Coeliac disease, which is also known as celiac disease, is an autoimmune disorder. It affects the small intestine of who are genetically disposed to the disease. In some parts of the world, it is known by other names including celiac spruce, endemic spruce, gluten enteropathy, celiac spruce and endemic spruce.
It is usually caused by gluten intolerance. That is to say an inability to digest gliadin, which is a gluten protein.
This protein is found in the grains produced by the Triticeae grasses, which includes wheat, barley and rye.
The main symptoms of coeliac disease are as follows:
Cramp and general digestive discomfort
How the symptoms of celiac disease manifest themselves
Some people experience all of these symptoms. However, most people only have one or two of the symptoms to start with. The problem is that many of these symptoms are typical of a range of other diseases. This fact and a lack of awareness of the disease means that many people are not diagnosed at an early stage.
Given that this is a progressive disease that gets worse the longer it is untreated late diagnosis means that be the time most people are diagnosed with celiac they are quite ill. Often it takes symptoms like extreme fatigue or anemia to develop before the disease is considered and a diagnosis is made. Fortunately, awareness among the medical profession and the general populace is on the rise, so early diagnosis is taking place more often.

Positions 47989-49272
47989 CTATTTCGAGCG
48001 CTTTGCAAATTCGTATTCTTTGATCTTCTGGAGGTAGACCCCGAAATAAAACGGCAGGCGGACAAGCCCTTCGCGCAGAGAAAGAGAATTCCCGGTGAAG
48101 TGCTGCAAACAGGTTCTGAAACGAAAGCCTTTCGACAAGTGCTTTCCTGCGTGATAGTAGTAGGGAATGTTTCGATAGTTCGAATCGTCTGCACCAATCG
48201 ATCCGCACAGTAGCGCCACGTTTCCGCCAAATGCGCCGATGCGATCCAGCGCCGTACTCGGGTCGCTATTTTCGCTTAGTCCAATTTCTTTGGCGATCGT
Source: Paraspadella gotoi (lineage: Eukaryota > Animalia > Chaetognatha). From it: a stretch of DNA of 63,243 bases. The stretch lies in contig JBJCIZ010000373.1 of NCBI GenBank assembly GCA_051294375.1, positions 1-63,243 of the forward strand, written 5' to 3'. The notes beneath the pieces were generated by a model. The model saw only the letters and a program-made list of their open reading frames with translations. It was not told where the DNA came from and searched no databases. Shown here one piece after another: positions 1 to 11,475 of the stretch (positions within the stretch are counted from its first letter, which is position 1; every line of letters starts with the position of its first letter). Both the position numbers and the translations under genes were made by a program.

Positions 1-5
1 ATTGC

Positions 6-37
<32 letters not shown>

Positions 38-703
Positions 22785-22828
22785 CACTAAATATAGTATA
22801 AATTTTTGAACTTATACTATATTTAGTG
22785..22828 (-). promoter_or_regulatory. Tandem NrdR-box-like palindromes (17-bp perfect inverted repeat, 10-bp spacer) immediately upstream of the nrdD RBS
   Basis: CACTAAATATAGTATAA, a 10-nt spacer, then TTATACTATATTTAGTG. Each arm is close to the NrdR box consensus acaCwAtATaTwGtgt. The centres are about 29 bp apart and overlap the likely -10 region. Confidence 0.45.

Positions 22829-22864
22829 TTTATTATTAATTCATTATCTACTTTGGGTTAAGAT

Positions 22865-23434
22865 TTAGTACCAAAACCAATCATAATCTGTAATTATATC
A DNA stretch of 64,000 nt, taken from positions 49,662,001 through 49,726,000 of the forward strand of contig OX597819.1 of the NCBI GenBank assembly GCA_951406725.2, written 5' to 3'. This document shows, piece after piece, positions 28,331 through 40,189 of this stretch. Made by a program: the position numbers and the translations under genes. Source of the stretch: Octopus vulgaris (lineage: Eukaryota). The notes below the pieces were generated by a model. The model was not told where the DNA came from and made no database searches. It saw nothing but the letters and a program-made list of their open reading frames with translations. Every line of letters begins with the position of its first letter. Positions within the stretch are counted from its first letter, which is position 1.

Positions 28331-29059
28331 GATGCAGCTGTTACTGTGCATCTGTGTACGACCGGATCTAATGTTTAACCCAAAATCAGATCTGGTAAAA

One of the reasons I decided to write this article was to raise awareness of the disease among my readers. My reasoning is that the more people are aware of the disease and understand the symptoms the more likely it is that they will go to the doctors early and get a proper diagnosis.
The allergic mechanism
When someone who is allergic to gluten or intolerant of the substance eats a food containing the prolamine gliadin their body’s immune system is over-stimulated. This is because the body’s immune system sees the gluten as potentially dangerous, so it produces antibodies to fight off the danger.
Wikipedia explains the exact mechanism very well. Here is what the site’s article on celiac says about what happens when someone who is wheat or gluten intolerant eats that substance:
“Upon exposure to gliadin, and specifically to three peptides found in prolamins, the enzyme tissue transglutaminase modifies the protein, and the immune system cross-reacts with the small bowel tissue, causing an inflammatory reaction.”
This reaction causes villus atrophy, which damages the villi lining of the small intestine. In time, the damage caused leads to the body being unable to absorb nutrients properly, which is why vitamin and mineral deficiencies are often found in those who suffer from the coeliac spruce.
Screening for Coeliac
It is estimated that one in every 170 people have the disease. In some countries one in every 40 people has the disease, in others, the rate is as low as 1 in every 300.
Fortunately, it is now possible to screen for the disease. Given the fact the disease can be prevented simply by eating a gluten-free diet many countries are encouraging people to be screened, so they can take the necessary steps to stay healthy.
Given that gluten allergies are so widespread I cover the subject in more detail elsewhere on the site and am adding new information about gluten enteropathy on a monthly basis. You will find articles about the disease under the diagnosis/testing tab, as well as the food intolerance tab. In addition, there are gluten free recipe books and food products available in the shop section. You can also find out the basics of living gluten free by reading my short, but comprehensive article on the subject. All you need to do is to click the link.